Oregon State University
Washington State University
University of Idaho
 
Direct Seed Tillage Handbook
   Return Tillage Handbook
 

PNW CONSERVATION TILLAGE HANDBOOK SERIES
Chapter 10 - Economics and Application, No. 5, Summer 1986


Agronomic Zones: A Link to Applying Research

Don Wysocki

Comments such as "will this research apply in my situation" or "that practice won't work here because our conditions are different" are frequently heard in discussions of STEEP research. These comments are justified because STEEP research is conducted at numerous locations under a variety of soil and environmental conditions. It is proper and necessary that research be conducted under a variety of conditions, but the results of research must then be interpreted and applied. To assist in the interpretation and application of STEEP research, Clyde Douglas (USDA-ARS soil scientist, Pendleton) and co-workers are developing a system of land classification for the Pacific Northwest.

Developing Agronomic Zones

The need to interpret and apply research requires a land classification system that is defined on factors that are important to crop growth. Douglas and others are developing their system, which they call "Agronomic Zones for the Pacific Northwest," on the basis of ecological, climatological and soil conditions. They have selected these characteristics to delineate areas where similar cropping and management systems can be used. They anticipate that no more than 10 zones will be required to classify land in the dryland cropping regions of the PNW. Specifically they define each Agronomic Zone on the basis of (1) annual precipitation, (2) growing degree days and (3) soil depth.

Annual Precipitation

The amount of annual precipitation is an obvious environmental factor that influences cropping and management practices. Precipitation affects such items as potential yield, amount of erosion, diseases and types of crops that can be grown. Annual precipitation has been used to help define zones where annual cropping and crop-fallow farming systems can be practiced.

Growing Degree Days (GDD)

Growing degree days are a measure of the amount of heat that is received. Research at the Columbia Basin Conservation Research Center at Pendleton has shown that development of wheat plants is directly related to the amount of GDD. The number of GDD is a concept very similar to the length of growing season but is much more quantitative and is a measure of biological time. GDD are determined by averaging the maximum and minimum daily temperature in degrees Celsius and summing positive values into a cumulative record. The Agronomic Zones classification system uses GDD accumulated between January 1 and May 31 to help define management units based on probability of winter damage, evaporative water loss and high temperatures.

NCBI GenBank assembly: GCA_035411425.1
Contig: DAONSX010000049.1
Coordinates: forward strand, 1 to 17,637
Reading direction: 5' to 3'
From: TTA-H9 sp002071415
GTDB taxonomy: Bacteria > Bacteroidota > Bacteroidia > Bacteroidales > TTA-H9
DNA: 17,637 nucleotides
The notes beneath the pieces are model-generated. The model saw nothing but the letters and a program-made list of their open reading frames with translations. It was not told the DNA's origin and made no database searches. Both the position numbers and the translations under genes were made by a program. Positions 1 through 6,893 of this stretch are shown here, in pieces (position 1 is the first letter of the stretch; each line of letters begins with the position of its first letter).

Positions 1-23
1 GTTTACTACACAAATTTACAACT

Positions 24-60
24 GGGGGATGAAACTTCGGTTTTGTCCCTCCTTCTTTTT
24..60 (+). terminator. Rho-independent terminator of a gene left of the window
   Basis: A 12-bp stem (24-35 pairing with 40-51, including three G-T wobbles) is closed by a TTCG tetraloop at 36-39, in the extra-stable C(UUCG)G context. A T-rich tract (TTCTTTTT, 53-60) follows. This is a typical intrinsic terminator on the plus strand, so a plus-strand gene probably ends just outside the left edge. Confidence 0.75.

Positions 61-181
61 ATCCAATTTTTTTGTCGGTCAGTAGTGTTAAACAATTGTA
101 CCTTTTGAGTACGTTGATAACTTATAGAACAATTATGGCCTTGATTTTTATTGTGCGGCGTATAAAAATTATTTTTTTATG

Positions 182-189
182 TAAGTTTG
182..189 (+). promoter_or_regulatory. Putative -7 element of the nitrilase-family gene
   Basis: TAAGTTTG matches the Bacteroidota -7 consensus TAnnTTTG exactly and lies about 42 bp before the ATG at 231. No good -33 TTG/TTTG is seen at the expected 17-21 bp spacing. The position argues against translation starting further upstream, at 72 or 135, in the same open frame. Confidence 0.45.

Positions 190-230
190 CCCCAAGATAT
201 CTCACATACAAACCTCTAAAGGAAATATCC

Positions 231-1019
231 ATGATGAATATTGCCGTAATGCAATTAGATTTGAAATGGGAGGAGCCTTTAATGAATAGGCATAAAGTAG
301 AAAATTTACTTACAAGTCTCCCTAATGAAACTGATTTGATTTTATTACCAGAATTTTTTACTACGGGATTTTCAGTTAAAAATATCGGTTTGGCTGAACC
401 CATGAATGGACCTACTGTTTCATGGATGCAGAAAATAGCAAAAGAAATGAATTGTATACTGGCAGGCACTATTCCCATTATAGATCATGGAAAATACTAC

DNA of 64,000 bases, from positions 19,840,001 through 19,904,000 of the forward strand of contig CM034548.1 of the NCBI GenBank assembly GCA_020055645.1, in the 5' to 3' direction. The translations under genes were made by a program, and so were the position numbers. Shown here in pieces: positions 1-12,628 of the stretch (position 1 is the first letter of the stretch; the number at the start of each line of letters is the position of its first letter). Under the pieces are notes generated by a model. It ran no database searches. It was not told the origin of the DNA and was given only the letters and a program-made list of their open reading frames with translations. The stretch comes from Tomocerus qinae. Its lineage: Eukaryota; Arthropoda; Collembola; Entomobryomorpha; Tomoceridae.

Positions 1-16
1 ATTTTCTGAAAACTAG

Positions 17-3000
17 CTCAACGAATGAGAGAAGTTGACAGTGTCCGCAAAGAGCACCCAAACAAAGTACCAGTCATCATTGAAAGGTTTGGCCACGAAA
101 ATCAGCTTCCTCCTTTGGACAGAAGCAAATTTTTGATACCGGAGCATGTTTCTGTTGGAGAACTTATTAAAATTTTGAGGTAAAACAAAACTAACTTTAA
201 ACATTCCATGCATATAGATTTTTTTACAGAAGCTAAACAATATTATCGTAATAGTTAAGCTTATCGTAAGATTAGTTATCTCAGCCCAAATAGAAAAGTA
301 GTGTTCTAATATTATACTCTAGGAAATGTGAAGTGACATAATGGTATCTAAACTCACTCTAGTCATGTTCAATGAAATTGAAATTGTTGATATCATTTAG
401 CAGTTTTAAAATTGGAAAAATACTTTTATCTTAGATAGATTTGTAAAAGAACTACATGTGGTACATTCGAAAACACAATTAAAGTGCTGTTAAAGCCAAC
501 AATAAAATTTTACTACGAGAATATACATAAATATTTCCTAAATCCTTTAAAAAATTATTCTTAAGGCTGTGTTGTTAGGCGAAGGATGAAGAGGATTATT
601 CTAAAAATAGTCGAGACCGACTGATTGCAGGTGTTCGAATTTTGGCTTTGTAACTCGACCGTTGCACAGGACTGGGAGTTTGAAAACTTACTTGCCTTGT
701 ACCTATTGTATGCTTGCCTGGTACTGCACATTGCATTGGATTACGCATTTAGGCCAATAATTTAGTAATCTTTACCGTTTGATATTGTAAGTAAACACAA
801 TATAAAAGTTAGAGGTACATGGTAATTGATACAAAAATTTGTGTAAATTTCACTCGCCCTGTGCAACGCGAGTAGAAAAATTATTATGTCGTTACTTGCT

Soil Depth

Depth of the soil profile is one of the important characteristics that determines the amount of water that can be stored. Shallow soils provide less volume for moisture storage and root exploration and should be managed differently than deep soils. In areas of shallow soils the moisture storage capacity can be exceeded on an annual basis even if rainfall is limited. Under these conditions annual cropping can be practiced. If the soil profile is full every year there is no advantage to summer fallow for additional moisture. In the Agronomic Zones classification system soils are divided into two depth categories using the Soil Conservation Service depth criteria of deep (greater than 40 inches) and moderately deep (less than 40 inches). This division provides a guideline for practicing annual cropping in areas of low rainfall.

Agronomic Zones for Eastern Oregon

Using information on rainfall, growing degree days and soil depth, Douglas and others have developed an Agronomic Zones land classification system for a five-county area in eastern Oregon. The zones they have developed and the criteria they used are shown in Table 1. These zones have been defined to delineate areas that will respond similarly to a given set of management and cropping practices. A map of the five-county area and the agronomic zones is shown in Fig. 1.

Future Plans and Objectives

Expansion of the Agronomic Zones concept into eastern Washington and northern Idaho, and ultimately into the entire Pacific Northwest, is planned. It is expected that no more than 10 zones will be necessary to classify land in all the dryland farming areas.

The Agronomic Zones land classification system will provide a method of transferring and applying the results of STEEP research to users. It will allow growers, ranchers and others to more easily interpret research results and judge the applicability for their situation. It should assist Extension Service and Soil Conservation Service personnel in the transfer of conservation farming technologies into areas with contrasting environmental, climatic and soil conditions.

Table 1. Agronomic zones for Gilliam, Morrow, Sherman, Umatilla and Wasco counties, eastern Oregon.

Zone Name Criteria

Rainfall

(inches)

GDD

Soil depth

(inches)

1 Annual crop-wet more than 16 less than 1,000 any
2 Annual-fallow transition 14 to 16 700 to 1,000 more than 40
3 Annual crop-dry 10 to 16 less than 1,000 less than 40
4 Grain fallow 10 to 14 700 to 1,000 more than 40
5 Irrigated less than 10 more than 1,000 any

 

Fig. 1. Agronomic zones for northeastern Oregon (Douglas USDA-ARS, Pendleton).
     
 

Contact us: Hans Kok, (208)885-5971 | Accessibility | Copyright | Policies | WebStats | STEEP Acknowledgement
Hans Kok, WSU/UI Extension Conservation Tillage Specialist, UI Ag Science 231, PO Box 442339, Moscow, ID 83844 USA
Redesigned by Leila Styer, CAHE Computer Resource Unit; Maintained by Debbie Marsh, Dept. of Crop & Soil Sciences, WSU